By Beth Luna
While we most likely agree that every student is challenged in one way or another as we head into the 2020-21 school year, special education students face additional hurdles.
Generally speaking, many special needs students require one-on-one assistance or small group learning to be successful in school, and they do better with multisensory methods of teaching. Because of this, many area parents were left hoping for at least some in-person learning for their kids come the new school year. While Prince William County Schools (PWCS) will open with an all-virtual model for at least the first quarter, the system will be offering four day per week in-person services to special education students with the input of their individual education plan (IEP) teams.
“The biggest challenge is that not every student is able to engage fully in the virtual format,” said Michelle Roper, Director, Office of Special Education for PWCS. “We will continue to be as creative as possible in these instances. We are all in for getting through this time together and ensuring that our families of students with disabilities know that we are here for them now and moving forward.”
PWCS is currently working on IEPs for special needs students through virtual team meetings with parents, the goal being that everything will be processed by the start of school. At press time, information was not available on whether students would be at their current school with their known teachers. While many families are relieved, there are some questions. “Virtual learning with a familiar teacher versus in-person with someone unknown can be a tough choice to consider,” said one parent. “That is why all these decisions need to be made individually with the involvement of parents and teachers alike.” Another mother, while happy about the decision, was worried about sending her child back to a near-empty school, having them walk down quiet hallways past empty classrooms.
The pivot to unplanned home learning last spring had some benefits to parents but was generally challenging. “Distance learning started great, reviewing the materials my son had learned,” said a parent with a rising fifth grader at J. W. Alvey in Haymarket. “Being a working mom, it was a great opportunity to enjoy being together and to observe his daily routine. We kept the same schedule, and lots of great resources were shared by parents and teachers. However, supplies ran low and were hard to find, and trying to work full time and teach full time was exhausting. My son needs one-on-one instruction or a small group, someone to sit next to him and remind him to focus.”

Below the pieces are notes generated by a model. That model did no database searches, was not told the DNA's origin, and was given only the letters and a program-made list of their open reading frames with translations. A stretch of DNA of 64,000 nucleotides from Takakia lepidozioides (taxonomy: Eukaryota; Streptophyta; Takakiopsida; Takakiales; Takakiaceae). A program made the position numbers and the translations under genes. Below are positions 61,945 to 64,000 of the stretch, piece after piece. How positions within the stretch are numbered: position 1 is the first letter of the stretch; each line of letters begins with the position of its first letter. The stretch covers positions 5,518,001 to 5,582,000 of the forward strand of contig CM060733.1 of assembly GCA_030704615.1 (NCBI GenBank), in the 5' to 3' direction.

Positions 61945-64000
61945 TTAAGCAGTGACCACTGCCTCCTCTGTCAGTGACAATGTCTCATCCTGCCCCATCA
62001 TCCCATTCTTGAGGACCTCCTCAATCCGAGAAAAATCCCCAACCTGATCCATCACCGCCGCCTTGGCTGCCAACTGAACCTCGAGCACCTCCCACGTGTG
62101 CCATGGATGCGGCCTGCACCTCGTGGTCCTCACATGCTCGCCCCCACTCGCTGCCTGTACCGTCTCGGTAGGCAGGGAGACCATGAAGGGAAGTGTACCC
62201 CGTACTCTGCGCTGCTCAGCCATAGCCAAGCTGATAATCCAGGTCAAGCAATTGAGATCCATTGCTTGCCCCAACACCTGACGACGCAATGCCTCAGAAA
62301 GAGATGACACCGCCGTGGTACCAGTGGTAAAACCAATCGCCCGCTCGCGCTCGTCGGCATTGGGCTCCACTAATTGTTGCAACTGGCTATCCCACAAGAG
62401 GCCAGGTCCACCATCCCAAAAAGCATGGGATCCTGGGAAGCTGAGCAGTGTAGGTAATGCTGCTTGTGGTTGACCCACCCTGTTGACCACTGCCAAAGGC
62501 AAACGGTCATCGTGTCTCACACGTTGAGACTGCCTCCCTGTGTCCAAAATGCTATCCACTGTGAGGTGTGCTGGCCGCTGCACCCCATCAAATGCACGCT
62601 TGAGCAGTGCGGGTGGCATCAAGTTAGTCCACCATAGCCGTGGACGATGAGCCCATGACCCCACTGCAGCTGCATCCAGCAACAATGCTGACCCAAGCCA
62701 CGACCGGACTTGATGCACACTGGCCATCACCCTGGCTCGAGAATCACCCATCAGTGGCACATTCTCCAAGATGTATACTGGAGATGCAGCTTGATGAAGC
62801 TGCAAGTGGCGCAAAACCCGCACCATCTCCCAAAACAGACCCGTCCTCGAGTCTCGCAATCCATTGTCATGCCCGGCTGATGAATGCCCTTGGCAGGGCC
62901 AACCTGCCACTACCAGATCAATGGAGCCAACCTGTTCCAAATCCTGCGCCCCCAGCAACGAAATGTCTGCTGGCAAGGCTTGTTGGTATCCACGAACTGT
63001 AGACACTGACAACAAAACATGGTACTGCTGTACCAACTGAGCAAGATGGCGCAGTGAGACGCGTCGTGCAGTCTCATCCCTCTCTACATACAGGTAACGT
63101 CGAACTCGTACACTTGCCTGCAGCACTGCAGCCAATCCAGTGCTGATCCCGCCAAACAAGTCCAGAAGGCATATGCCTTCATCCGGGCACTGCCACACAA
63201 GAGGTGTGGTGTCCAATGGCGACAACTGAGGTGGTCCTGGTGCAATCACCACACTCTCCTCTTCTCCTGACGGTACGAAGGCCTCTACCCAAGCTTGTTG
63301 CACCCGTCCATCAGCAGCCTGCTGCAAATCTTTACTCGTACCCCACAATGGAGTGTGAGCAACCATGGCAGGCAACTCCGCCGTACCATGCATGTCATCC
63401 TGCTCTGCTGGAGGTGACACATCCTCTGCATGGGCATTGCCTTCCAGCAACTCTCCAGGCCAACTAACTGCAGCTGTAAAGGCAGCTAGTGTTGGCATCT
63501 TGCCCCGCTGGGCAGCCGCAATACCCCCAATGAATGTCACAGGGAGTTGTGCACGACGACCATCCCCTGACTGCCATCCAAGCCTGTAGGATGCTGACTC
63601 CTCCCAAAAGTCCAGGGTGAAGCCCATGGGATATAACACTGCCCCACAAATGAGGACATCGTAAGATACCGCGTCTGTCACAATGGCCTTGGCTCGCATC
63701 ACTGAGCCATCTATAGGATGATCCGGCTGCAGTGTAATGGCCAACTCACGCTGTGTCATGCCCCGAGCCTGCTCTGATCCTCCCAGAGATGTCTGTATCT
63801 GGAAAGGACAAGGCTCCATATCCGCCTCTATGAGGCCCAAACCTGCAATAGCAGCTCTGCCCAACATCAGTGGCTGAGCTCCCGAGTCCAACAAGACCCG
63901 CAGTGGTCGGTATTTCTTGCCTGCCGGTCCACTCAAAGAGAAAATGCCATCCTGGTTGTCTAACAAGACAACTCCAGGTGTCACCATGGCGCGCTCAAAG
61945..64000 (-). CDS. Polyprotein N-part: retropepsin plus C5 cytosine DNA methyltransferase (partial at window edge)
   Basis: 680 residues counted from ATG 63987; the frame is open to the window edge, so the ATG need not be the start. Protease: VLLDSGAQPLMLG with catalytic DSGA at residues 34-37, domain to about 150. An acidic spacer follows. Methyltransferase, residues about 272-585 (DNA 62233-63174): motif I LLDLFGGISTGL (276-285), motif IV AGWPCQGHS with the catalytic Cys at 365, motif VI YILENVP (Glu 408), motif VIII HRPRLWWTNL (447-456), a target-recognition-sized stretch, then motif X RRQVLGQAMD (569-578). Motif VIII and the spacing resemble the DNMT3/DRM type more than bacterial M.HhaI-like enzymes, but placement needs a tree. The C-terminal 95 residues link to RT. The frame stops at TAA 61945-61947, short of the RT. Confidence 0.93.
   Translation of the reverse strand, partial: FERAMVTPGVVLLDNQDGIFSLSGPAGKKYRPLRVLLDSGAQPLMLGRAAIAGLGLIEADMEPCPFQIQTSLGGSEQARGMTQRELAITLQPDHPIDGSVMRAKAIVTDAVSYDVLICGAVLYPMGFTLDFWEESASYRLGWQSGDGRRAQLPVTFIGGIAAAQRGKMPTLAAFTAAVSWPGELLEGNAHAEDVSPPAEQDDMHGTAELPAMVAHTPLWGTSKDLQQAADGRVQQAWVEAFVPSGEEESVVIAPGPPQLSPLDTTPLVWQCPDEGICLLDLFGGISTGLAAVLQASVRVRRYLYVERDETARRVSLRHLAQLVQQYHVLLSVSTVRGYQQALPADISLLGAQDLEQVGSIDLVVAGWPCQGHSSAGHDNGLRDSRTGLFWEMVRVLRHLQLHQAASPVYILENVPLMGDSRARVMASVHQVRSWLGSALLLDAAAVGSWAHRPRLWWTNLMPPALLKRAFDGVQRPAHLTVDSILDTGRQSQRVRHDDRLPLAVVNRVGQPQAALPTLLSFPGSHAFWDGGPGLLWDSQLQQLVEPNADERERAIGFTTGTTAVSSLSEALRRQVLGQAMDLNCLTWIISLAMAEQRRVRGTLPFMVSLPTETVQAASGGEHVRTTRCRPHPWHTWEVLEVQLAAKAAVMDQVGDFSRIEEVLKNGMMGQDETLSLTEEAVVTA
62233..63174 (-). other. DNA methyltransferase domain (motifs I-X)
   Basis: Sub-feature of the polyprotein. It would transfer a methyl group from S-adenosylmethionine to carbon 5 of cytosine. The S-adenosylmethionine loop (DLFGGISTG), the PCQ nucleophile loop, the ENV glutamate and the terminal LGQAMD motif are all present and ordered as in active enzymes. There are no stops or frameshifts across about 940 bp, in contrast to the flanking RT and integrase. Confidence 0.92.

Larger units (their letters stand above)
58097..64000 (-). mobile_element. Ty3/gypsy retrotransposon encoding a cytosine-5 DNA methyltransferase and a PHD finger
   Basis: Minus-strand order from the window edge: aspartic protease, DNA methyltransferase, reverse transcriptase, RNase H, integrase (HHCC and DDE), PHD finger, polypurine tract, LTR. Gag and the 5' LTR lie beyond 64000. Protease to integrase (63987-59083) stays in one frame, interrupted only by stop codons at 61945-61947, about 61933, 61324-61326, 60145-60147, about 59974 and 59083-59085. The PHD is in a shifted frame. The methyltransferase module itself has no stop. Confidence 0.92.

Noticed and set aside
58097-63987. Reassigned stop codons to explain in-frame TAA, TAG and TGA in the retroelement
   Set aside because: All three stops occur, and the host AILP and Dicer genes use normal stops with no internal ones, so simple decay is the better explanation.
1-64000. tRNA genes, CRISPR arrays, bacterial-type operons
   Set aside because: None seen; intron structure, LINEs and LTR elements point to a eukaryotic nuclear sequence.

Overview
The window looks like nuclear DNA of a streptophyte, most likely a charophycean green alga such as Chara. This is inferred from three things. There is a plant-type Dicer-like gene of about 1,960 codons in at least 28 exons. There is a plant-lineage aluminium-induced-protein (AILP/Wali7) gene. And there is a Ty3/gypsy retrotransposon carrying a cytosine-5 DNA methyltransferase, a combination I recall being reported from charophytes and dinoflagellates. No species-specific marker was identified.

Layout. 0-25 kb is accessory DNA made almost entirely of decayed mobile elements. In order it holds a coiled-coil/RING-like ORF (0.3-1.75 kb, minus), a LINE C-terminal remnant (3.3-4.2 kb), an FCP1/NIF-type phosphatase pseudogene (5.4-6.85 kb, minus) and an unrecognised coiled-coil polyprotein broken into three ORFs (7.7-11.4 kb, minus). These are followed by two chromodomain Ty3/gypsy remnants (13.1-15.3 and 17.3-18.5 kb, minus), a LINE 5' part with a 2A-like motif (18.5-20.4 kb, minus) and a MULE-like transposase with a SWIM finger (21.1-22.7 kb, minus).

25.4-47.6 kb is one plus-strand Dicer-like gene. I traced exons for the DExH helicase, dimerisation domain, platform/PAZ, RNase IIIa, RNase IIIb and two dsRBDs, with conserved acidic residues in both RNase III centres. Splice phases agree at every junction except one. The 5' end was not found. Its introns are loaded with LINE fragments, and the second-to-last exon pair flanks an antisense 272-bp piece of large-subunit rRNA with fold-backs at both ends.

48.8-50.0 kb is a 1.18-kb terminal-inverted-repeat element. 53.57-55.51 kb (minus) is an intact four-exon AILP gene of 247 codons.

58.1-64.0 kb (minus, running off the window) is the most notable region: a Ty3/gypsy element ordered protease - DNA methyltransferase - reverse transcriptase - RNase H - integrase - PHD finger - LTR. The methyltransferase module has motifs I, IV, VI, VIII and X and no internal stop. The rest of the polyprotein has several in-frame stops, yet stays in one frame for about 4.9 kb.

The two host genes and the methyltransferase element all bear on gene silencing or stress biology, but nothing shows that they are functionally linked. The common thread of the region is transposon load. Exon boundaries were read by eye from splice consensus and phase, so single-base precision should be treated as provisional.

Another parent, who works for PWCS and also has a rising fifth grader at J. W. Alvey had hoped for some in-person teaching for hands-on learning and behavioral support. “One positive is that my daughter became more independent when working on a touch screen computer, but she still requires an adult sitting with her to stay on task.” she said. “Some weeks, I was so busy with work myself that I didn’t have time to work with her, nor did my husband who works full time, so we supplemented by having a neighbor do lessons with her.”
“Routines are something that benefit students and adults alike, and in many cases families were able to adjust to the new format, hard as it was,” Roper added. “We have learned a great deal about what works with our students that we can use in the future. We found that providing engaging activities and tools worked best, so we will increase our capacity to provide those to our students that need them.”
All of the parents we spoke with benefited from seeing the day-to-day work that the teachers and their children undertake, which helps everyone moving forward, even to in-person school time. “I have always known that consistency, repetition and putting things to music are keys to her success,” said one parent, “but being her ‘teacher’ solidified how true that really is. And, when I watched videos where curriculum materials were put to music, I was amazed at the things she knew!”
For kids with special learning styles and needs, the social interaction at school, even with its ups and downs, is irreplaceable. Another parent, who also has a rising fourth grader at J. W. Alvey, commented on how the lack of social interaction during at-home learning was hard on her son. “The situation was very challenging; the teachers were amazing but the social interaction and life skills they develop at school are key,” she said. “My daughter has tons of peers to turn to, but my son has a harder time finding playmates that really get him.”
Parents praised the PWCS teachers and staff for their hard work with the students during at-home time, as challenging as it was for everyone involved. “From senior administrators to teacher aides – their hearts were truly in their virtual jobs,” said one parent. “My son’s teachers went above and beyond to not only provide instruction, but also to provide the love and support our kids need!”
In one way or another, all of our kids will be back at school in September. While it may look different, PWCS plans to offer the students with varied learning needs the same toolbox as before the pandemic, which is good news to these families.